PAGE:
Philippa Rappoport
15
 

Making "Family Memory" Storybooks: Fun for the Whole Family

<p>This collection includes a series of easy-to-do book projects designed to get families talking and creating together. Any of them can be used in the classroom (English, art, social studies), as a home project, or in an informal learning setting. All books are made from a single sheet of paper.</p> <p>Titles are ordered generally from most complex to least complex for topic, and include:<br />"Our Home" Nature Walk Album<br />Today I Am Here<br />Connections<br />My Hero<br />Music Memories<br />Kitchen Memories<br />Special Person<br />Family Treasure<br />Things That Make Me <em>Me!</em><br />I Am A Star<br />My Clubhouse<br />Family Flag<br />My Name</p> <p>At the bottom, you'll also find an interview with the creator of these design templates, book artist Sushmita Mazumdar, and a video of her reading one of her own books.<br /></p> <p>Click on any of these demos and accompanying downloadable instructions to make your own "family memory" storybook!<br /></p> <p>tags: art, crafts, crafting, how-to<br /></p>
Philippa Rappoport
47
 

Making a "Things That Make Me Me!" Family Storybook

<p>This collection includes an easy-to-do book project designed to get families talking, creating, and celebrating together our unique and shared qualities. It can be used as a home project, in the classroom (English, art, social studies), or in an informal learning setting. Together with guidance from the "Talking about Race" materials from the National Museum of African American History and Culture, this book project can also be used as a prompt to talk about race with young learners. </p> <p>The book is made from a single, large sheet of paper. Click on the demo and accompanying downloadable instructions to get started!</p> <p>tags: race, art, arts, crafts, crafting, how-to</p>
Philippa Rappoport
6
 

Social Justice in the Time of Pandemic: Presentations from the National Museum of African American History and Culture

<p>This collection serves as a preview for the fifth of six seminar sessions in the 2022 Smithsonian-Montgomery College Faculty Fellowship Program. This year's theme is “Social Justice in the time of Pandemic."<br><br>Colleagues from the National Museum of African American History and Culture - Kinshasha Holman Conwill, Kelly Elaine Navies, Doretha Williams, and Auntaneshia Staveloz - will discuss signature programs of the museum's engagement, collection, digitization, and outreach strategy. </p> <p>Resources included in this collection have been recommended by the presenters for participants to explore before the seminar session itself. A fuller description and presenter bios are included inside the collection.<br></p> <p>Special thanks to Danielle Lancaster for her support of this program.</p> <p>#MCteach</p> <p><br></p>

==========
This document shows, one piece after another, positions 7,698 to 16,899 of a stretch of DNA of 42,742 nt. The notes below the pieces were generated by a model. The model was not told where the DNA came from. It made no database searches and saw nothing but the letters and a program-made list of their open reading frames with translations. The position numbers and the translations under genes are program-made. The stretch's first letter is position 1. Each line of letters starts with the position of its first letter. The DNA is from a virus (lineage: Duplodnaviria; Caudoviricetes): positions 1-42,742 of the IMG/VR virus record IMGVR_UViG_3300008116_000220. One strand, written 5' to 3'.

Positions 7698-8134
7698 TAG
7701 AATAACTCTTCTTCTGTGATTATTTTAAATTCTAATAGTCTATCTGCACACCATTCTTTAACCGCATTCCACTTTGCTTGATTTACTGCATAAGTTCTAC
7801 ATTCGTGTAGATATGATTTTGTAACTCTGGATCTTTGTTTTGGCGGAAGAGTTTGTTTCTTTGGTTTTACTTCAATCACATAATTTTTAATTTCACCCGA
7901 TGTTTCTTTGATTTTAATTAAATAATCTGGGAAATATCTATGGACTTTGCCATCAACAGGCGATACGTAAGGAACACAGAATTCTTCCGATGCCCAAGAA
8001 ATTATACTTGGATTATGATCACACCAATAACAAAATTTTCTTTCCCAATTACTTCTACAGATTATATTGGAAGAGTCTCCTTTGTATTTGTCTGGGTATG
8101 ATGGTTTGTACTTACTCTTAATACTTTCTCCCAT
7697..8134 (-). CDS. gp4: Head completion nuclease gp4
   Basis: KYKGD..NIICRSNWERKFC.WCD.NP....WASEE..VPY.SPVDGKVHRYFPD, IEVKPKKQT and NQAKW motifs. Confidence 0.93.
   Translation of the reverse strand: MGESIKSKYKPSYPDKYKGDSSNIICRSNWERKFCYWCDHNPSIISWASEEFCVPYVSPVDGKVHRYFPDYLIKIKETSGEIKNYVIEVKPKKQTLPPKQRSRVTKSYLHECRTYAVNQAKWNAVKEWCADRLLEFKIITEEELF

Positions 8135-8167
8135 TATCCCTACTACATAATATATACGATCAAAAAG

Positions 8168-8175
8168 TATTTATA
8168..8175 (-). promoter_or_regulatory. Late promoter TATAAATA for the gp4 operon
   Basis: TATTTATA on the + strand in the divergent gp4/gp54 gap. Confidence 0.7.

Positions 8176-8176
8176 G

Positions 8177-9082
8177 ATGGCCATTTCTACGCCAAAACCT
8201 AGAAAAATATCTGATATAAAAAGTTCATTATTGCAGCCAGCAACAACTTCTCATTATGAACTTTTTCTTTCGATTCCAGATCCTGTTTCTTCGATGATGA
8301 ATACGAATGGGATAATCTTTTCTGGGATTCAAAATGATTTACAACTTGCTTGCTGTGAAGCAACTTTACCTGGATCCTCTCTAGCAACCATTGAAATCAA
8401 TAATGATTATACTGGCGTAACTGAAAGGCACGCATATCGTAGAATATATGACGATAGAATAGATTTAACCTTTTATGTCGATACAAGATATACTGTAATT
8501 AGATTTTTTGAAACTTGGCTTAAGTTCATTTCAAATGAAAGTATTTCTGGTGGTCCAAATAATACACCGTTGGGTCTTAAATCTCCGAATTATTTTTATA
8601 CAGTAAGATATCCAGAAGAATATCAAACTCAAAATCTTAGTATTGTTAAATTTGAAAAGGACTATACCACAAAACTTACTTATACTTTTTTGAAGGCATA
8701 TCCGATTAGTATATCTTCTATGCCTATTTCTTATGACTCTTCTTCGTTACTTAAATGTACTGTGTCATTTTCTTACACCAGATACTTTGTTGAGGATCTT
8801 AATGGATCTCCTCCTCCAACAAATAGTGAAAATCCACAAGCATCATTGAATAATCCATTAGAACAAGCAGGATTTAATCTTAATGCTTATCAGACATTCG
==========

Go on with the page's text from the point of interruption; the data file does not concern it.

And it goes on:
Philippa Rappoport
29
 

National Museum of the American Indian: Saving Sacred Spaces

<p>This collection serves as a preview for the sixth of six seminar sessions in the 2022 Smithsonian-Montgomery College Faculty Fellowship Program. This year's theme is “Social Justice in the time of Pandemic."<br><br>Four colleagues from the National Museum of the American Indian - Maria Marable-Bunch, Shawn Termin, Renée Gokey, and Hayes Lavis - will present and discuss the museum's <em>Living Earth</em> series and partners' work to safeguard sites sacred to Native peoples and nations. <br></p> <p>Resources included in this collection have been recommended by the presenters for participants to explore before the seminar session itself. A fuller description and presenter bios are included inside the collection.<br></p> <p>#MCteach<br></p>
Philippa Rappoport
16